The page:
3. Many advances in medical science, such as cleft-lip surgery, are now routinely utilized in both economically developed and deprived conditions by medical professionals, vastly improving patients’ lives and becoming the healthcare norm that all societies can reasonably aspire towards.

Do the arts, such as music and literature, really play a significant part in Singaporean society?

YES: The arts play a highly significant role in nurturing and enriching Singaporean society.

  1. The arts are vital in educating Singaporean youths holistically and an increasing number of educational institutions and programs have allocated significant resources towards promoting the arts in students.

  2. Commercialization of the arts has contributed significantly to the employment of Singaporeans and the growth of many local businesses in related industries such as events management, exhibition curators and advertising agencies.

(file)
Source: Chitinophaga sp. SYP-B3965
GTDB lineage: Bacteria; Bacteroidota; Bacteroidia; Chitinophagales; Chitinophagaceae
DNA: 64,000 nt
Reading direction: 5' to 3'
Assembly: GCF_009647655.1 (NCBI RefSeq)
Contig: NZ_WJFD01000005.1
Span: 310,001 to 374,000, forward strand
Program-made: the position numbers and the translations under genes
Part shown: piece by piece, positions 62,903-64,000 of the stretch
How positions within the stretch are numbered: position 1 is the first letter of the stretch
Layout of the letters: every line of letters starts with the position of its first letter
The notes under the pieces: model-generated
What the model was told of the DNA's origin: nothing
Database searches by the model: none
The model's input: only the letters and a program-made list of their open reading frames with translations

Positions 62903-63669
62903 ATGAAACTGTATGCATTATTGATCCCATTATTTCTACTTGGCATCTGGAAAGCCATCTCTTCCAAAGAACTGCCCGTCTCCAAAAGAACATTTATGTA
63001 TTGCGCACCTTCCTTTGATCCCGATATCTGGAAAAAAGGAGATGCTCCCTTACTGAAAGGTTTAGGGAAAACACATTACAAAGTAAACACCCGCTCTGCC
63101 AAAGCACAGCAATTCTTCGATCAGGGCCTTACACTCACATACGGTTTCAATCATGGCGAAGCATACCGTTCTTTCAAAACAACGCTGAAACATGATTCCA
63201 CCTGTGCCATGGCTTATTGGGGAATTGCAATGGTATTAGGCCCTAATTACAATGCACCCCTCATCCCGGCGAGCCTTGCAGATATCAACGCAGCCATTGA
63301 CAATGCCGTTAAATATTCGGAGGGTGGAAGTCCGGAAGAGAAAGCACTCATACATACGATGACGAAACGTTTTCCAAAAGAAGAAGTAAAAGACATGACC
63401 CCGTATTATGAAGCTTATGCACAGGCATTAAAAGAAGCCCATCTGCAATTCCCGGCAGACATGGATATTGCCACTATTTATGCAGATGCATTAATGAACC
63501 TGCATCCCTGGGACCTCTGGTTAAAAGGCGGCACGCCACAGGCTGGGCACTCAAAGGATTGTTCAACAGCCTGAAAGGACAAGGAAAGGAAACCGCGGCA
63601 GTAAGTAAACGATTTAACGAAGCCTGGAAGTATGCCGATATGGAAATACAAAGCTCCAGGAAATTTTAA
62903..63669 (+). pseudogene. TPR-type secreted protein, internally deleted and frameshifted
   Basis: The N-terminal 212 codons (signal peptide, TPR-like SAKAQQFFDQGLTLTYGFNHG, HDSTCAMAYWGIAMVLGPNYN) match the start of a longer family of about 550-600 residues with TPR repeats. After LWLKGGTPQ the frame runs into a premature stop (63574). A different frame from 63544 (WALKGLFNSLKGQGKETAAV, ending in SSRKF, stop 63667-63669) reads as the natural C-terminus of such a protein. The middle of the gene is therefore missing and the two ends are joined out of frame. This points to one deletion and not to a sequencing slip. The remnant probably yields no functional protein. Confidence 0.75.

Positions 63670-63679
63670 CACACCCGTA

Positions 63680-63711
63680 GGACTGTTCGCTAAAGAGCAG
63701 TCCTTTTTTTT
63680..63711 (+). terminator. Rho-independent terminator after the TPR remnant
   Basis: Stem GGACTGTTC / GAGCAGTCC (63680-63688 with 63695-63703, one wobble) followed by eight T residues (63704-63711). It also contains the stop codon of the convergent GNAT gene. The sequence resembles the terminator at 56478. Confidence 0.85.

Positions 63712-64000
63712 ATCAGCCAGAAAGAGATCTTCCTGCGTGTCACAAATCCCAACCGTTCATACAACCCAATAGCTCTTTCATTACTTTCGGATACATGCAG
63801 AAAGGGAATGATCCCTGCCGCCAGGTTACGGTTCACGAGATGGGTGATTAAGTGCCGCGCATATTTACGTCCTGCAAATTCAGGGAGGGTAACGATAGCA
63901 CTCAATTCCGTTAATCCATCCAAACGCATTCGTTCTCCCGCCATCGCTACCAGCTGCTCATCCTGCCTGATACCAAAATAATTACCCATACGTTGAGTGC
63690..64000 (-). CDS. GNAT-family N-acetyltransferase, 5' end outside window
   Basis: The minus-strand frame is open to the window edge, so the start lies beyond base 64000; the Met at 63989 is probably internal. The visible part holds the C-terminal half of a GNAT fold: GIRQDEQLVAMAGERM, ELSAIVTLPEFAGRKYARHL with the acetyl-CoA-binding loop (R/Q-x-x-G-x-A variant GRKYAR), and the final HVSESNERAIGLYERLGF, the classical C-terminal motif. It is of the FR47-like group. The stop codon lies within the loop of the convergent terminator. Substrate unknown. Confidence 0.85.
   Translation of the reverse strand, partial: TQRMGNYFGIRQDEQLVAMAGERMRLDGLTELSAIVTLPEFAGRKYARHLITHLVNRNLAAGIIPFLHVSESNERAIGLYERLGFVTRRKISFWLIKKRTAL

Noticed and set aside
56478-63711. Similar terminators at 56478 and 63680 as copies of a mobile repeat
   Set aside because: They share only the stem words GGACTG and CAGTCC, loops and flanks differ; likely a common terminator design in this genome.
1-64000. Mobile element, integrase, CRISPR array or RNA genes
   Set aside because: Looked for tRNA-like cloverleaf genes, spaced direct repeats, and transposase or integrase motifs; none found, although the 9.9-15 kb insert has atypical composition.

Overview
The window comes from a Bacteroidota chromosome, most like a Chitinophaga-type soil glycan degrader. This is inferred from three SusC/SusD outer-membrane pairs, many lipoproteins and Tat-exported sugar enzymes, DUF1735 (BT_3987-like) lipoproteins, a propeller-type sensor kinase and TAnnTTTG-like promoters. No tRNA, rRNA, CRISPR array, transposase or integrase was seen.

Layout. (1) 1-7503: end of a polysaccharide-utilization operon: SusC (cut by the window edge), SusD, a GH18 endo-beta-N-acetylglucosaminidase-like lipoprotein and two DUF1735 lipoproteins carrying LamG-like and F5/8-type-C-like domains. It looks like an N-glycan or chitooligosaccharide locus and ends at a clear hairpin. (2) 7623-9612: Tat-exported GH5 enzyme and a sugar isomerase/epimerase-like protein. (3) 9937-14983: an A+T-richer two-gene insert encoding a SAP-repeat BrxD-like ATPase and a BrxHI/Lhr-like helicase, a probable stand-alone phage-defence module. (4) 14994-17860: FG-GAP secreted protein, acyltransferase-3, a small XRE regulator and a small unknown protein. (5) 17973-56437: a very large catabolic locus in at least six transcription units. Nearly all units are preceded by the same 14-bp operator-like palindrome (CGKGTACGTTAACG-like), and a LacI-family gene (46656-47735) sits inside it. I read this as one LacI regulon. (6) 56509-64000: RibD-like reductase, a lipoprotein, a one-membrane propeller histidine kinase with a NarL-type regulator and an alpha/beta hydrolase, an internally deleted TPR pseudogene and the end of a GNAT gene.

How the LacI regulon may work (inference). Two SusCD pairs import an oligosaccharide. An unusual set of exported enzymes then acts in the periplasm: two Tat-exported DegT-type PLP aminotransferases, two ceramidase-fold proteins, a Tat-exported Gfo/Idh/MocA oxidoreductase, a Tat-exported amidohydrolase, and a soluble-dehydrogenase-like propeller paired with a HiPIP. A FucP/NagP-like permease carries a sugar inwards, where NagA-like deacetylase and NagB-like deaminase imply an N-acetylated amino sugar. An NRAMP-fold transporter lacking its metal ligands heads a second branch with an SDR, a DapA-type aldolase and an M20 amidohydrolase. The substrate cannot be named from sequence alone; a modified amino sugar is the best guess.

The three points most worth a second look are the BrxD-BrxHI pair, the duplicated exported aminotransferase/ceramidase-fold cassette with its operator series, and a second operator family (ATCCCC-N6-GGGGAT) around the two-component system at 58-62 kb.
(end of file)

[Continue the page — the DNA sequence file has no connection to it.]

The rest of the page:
3. In recent years, greater government funding and involvement in nurturing the arts has seen the growth and development of many talented local practitioners, who have contributed significantly to developing an arts culture informed by authentic Singaporean values, themes and voices.

NO: The arts are peripheral to Singaporean society and may be underappreciated despite their potential value.

  1. The arts may be increasingly recognized by educators and their institutions as integral to holistic development but many Singaporean youths themselves are less enthusiastic and prefer to specialize in traditional science or business-related courses that are perceived as more commercially viable.